New Kia Sorento Edition 2023 review
The seven-seat Kia Sorento SUV goes all posh, but is it worth the £50k price tag?
There’s no denying that, at more than £50,000, the Sorento Edition in hybrid form is a pricey machine, and it’s this that limits its appeal when compared with more affordable and similarly talented rivals. It’s an economical, spacious and desirable seven-seat SUV, but this fourth-generation Sorento always was. Here’s hoping Kia recalls some more affordable trim levels to bring the model back to its best.
Once a value-focused large SUV, the firm’s current flagship high-rider is now only offered in top-of-the-range ‘Edition’ guise. Every option box has been pre-ticked for you, and the Sorento comes with luxury-car features such as heated and ventilated front seats in quilted Nappa leather.
But with a starting price of more than £50,000, the Sorento costs around £7,000 more than its sibling from sister firm Hyundai, the Santa Fe, and almost £15,000 more than an entry-level Nissan X-Trail. The same money could get you a well equipped Land Rover Discovery Sport, or a lightly used full-size Discovery. So is the Edition worth it?
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Putting the gadgets aside, the Sorento’s interior is pleasant and spacious. Plenty of metal-effect trim helps it feel suitably upmarket, while all of the main touchpoints feel equally as plush and solid.
All Sorentos have seven seats as standard, so it’s clear it was designed primarily to be a family load-lugger. There’s lots of storage, USB ports for every passenger, and a clever ‘Quiet Mode’ for the infotainment – which turns off the rearmost speakers to avoid disturbing a sleeping toddler – is fitted.
We’re less keen on the amount of gloss-black plastic. Our test car was almost brand new and you could already see scratches in the shiny trim, so we’d question how this will stand up to years of family life.
The Sorento is offered with three distinct powertrain options: there’s a 2.2-litre diesel (plenty of Sorento owners tow, so it will be welcome for some), a regular 1.6-litre hybrid and a plug-in hybrid with an electric range of up to 35 miles. We drove the regular ‘self-charging’ hybrid, which offers a good blend of performance and low running costs.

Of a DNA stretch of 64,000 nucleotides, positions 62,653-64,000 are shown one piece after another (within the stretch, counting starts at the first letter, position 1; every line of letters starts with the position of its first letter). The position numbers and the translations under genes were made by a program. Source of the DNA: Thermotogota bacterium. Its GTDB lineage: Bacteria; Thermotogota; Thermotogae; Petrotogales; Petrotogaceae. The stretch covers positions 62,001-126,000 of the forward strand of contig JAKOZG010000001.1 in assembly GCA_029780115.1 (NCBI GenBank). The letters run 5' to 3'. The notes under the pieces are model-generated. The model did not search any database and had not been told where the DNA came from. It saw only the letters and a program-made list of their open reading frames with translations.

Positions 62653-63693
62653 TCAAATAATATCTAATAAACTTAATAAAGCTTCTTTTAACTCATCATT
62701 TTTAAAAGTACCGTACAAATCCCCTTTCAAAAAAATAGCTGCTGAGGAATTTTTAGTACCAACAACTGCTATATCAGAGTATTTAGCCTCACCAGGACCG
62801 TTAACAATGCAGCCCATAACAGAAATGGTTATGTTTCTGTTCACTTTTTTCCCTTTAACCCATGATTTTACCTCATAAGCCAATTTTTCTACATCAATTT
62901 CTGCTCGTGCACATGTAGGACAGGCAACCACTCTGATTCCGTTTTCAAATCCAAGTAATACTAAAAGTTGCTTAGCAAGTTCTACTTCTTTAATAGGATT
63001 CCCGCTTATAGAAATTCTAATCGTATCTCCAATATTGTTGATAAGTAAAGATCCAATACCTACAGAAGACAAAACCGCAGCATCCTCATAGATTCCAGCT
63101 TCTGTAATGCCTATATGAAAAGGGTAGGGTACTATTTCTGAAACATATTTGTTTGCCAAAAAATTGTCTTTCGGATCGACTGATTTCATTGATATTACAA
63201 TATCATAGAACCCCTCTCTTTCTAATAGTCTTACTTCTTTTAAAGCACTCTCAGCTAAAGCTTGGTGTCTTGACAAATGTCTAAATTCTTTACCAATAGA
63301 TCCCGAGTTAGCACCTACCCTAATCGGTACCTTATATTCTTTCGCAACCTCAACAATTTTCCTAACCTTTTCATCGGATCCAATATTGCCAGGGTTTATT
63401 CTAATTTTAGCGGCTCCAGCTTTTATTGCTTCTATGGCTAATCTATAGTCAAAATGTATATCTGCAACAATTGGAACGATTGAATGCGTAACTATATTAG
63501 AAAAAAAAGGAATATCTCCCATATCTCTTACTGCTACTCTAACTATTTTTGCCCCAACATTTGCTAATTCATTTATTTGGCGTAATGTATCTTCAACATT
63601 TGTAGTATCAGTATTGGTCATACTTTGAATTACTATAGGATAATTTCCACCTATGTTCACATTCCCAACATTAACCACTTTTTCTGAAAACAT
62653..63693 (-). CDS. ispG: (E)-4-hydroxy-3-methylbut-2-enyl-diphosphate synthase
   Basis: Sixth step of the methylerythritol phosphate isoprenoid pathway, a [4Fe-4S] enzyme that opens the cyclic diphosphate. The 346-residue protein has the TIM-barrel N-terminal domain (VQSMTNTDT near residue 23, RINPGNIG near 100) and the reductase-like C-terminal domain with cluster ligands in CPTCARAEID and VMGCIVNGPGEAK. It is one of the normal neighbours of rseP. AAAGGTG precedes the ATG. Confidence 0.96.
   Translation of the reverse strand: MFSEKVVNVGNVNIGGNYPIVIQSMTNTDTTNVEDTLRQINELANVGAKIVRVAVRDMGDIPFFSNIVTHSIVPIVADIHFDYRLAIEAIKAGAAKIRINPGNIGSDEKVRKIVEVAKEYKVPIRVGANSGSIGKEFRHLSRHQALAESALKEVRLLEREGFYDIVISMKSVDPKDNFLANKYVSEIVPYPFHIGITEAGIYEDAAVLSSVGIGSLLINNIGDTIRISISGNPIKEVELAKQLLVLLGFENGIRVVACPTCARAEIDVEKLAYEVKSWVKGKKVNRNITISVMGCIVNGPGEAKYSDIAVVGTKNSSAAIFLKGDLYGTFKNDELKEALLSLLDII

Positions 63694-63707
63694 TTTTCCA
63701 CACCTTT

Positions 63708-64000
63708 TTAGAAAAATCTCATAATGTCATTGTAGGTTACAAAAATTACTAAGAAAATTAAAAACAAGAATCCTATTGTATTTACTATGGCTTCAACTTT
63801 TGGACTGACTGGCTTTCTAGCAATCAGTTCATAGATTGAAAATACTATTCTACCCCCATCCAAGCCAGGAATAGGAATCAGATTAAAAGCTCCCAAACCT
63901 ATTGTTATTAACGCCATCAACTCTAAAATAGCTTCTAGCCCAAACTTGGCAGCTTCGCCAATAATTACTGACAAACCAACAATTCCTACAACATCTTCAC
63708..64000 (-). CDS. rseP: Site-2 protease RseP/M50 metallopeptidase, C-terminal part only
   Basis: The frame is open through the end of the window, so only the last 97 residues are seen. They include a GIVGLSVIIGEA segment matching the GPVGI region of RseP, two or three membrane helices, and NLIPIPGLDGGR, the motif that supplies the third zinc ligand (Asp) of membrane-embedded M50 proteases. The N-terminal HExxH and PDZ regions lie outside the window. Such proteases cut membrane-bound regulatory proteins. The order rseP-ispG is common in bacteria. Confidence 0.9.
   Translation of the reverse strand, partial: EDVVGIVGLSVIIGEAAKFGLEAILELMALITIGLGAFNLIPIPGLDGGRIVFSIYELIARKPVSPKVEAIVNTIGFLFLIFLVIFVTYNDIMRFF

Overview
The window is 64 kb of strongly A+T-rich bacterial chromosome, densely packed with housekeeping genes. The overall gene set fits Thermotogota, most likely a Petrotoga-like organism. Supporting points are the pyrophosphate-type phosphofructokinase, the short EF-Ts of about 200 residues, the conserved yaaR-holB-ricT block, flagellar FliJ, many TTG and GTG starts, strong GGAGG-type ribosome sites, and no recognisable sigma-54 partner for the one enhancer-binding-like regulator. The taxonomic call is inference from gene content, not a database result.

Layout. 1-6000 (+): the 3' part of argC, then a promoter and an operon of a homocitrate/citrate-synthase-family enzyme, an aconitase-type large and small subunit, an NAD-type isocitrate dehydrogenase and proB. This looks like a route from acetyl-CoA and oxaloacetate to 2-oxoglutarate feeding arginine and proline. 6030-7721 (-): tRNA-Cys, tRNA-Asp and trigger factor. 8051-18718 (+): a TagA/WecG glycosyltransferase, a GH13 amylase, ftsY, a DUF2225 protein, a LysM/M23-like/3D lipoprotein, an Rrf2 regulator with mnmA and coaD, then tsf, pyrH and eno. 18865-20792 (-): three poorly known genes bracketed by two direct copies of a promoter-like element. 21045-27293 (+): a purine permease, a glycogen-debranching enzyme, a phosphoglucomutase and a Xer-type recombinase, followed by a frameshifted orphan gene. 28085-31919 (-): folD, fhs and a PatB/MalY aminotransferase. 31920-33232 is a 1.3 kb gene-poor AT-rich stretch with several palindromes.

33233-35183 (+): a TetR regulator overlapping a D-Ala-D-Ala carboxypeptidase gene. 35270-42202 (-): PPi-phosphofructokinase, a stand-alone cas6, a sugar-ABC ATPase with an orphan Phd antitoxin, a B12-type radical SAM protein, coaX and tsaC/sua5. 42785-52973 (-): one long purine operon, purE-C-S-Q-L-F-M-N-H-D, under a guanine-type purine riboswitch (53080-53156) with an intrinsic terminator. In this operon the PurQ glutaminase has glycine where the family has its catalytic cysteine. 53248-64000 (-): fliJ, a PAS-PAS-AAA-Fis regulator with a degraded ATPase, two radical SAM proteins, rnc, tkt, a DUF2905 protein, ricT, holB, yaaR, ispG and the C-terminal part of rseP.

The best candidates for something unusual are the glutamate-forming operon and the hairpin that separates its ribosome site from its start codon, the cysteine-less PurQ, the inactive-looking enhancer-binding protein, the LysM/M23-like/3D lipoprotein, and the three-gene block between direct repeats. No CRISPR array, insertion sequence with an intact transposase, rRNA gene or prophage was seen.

With 226bhp sent to all four wheels, the hybrid version will reach 0-62mph in nine seconds. This should be more than quick enough for most buyers, but we did notice the six-speed automatic gearbox can be rather slow to react, with the split-second gap between putting your foot down and drive moving you forward feeling a little like waiting for a sneeze.
But it’s smooth, and the slight electric assistance helps progress, especially in town, where the Sorento is fairly easy to manoeuvre for such a big car. The steering is light and there’s plenty of visibility.
We were pleasantly surprised by how easily the Sorento could get close to its claimed 39.7mpg fuel economy figure (we averaged around 37mpg). But we did find the overactive lane-keep assist system (one of a whole suite of driver aids included) a tad annoying.
This is also true of the Sorento’s suspension, which feels surprisingly firm, given the kind of use most buyers will subject the car to. It’s by no means uncomfortable and does make the big Kia feel composed when driving at higher speeds, but we would prefer just a little more compliance.
We can’t argue with the Sorento’s big 608-litre boot in five-seat form, though, its impressive 10.25-inch infotainment screen that features Apple CarPlay and Android Auto, or the seven-year warranty. But at 50 grand, it’s a big price to pay.
|Model:||Kia Sorento 1.6 Gdi Hybrid Edition|
|Engine:||1.6-litre 4cyl petrol + e-motor|
|Transmission:||Six-speed automatic, four-wheel drive|